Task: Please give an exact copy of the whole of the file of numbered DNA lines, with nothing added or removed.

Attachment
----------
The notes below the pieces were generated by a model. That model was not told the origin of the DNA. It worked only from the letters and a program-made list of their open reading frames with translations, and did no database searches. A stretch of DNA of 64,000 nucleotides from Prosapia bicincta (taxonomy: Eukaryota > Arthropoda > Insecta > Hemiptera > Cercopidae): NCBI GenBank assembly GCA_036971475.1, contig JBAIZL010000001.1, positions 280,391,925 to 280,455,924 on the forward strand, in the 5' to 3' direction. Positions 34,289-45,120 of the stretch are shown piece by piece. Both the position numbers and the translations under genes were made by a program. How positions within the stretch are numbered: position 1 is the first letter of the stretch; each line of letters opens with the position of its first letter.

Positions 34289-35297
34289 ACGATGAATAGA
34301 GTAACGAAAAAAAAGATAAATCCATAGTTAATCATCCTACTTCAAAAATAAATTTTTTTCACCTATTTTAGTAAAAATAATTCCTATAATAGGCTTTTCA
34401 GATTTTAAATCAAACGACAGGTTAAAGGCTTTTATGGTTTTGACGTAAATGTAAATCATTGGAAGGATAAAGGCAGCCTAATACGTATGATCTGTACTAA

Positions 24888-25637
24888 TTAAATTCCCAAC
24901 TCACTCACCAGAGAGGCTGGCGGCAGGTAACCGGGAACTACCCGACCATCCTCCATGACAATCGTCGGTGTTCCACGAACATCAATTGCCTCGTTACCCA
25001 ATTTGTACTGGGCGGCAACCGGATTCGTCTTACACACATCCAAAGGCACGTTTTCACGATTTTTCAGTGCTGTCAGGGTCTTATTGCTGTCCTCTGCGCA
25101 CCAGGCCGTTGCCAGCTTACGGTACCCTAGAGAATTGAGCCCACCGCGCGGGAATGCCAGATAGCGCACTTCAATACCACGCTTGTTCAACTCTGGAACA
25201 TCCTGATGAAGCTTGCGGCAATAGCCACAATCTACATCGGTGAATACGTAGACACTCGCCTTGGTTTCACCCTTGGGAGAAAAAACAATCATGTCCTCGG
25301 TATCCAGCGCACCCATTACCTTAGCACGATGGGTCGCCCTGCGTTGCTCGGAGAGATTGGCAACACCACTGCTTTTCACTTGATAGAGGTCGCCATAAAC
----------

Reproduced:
The notes below the pieces were generated by a model. That model was not told the origin of the DNA. It worked only from the letters and a program-made list of their open reading frames with translations, and did no database searches. A stretch of DNA of 64,000 nucleotides from Prosapia bicincta (taxonomy: Eukaryota > Arthropoda > Insecta > Hemiptera > Cercopidae): NCBI GenBank assembly GCA_036971475.1, contig JBAIZL010000001.1, positions 280,391,925 to 280,455,924 on the forward strand, in the 5' to 3' direction. Positions 34,289-45,120 of the stretch are shown piece by piece. Both the position numbers and the translations under genes were made by a program. How positions within the stretch are numbered: position 1 is the first letter of the stretch; each line of letters opens with the position of its first letter.

Positions 34289-35297
34289 ACGATGAATAGA
34301 GTAACGAAAAAAAAGATAAATCCATAGTTAATCATCCTACTTCAAAAATAAATTTTTTTCACCTATTTTAGTAAAAATAATTCCTATAATAGGCTTTTCA
34401 GATTTTAAATCAAACGACAGGTTAAAGGCTTTTATGGTTTTGACGTAAATGTAAATCATTGGAAGGATAAAGGCAGCCTAATACGTATGATCTGTACTAA

Positions 24888-25637
24888 TTAAATTCCCAAC
24901 TCACTCACCAGAGAGGCTGGCGGCAGGTAACCGGGAACTACCCGACCATCCTCCATGACAATCGTCGGTGTTCCACGAACATCAATTGCCTCGTTACCCA
25001 ATTTGTACTGGGCGGCAACCGGATTCGTCTTACACACATCCAAAGGCACGTTTTCACGATTTTTCAGTGCTGTCAGGGTCTTATTGCTGTCCTCTGCGCA
25101 CCAGGCCGTTGCCAGCTTACGGTACCCTAGAGAATTGAGCCCACCGCGCGGGAATGCCAGATAGCGCACTTCAATACCACGCTTGTTCAACTCTGGAACA
25201 TCCTGATGAAGCTTGCGGCAATAGCCACAATCTACATCGGTGAATACGTAGACACTCGCCTTGGTTTCACCCTTGGGAGAAAAAACAATCATGTCCTCGG
25301 TATCCAGCGCACCCATTACCTTAGCACGATGGGTCGCCCTGCGTTGCTCGGAGAGATTGGCAACACCACTGCTTTTCACTTGATAGAGGTCGCCATAAAC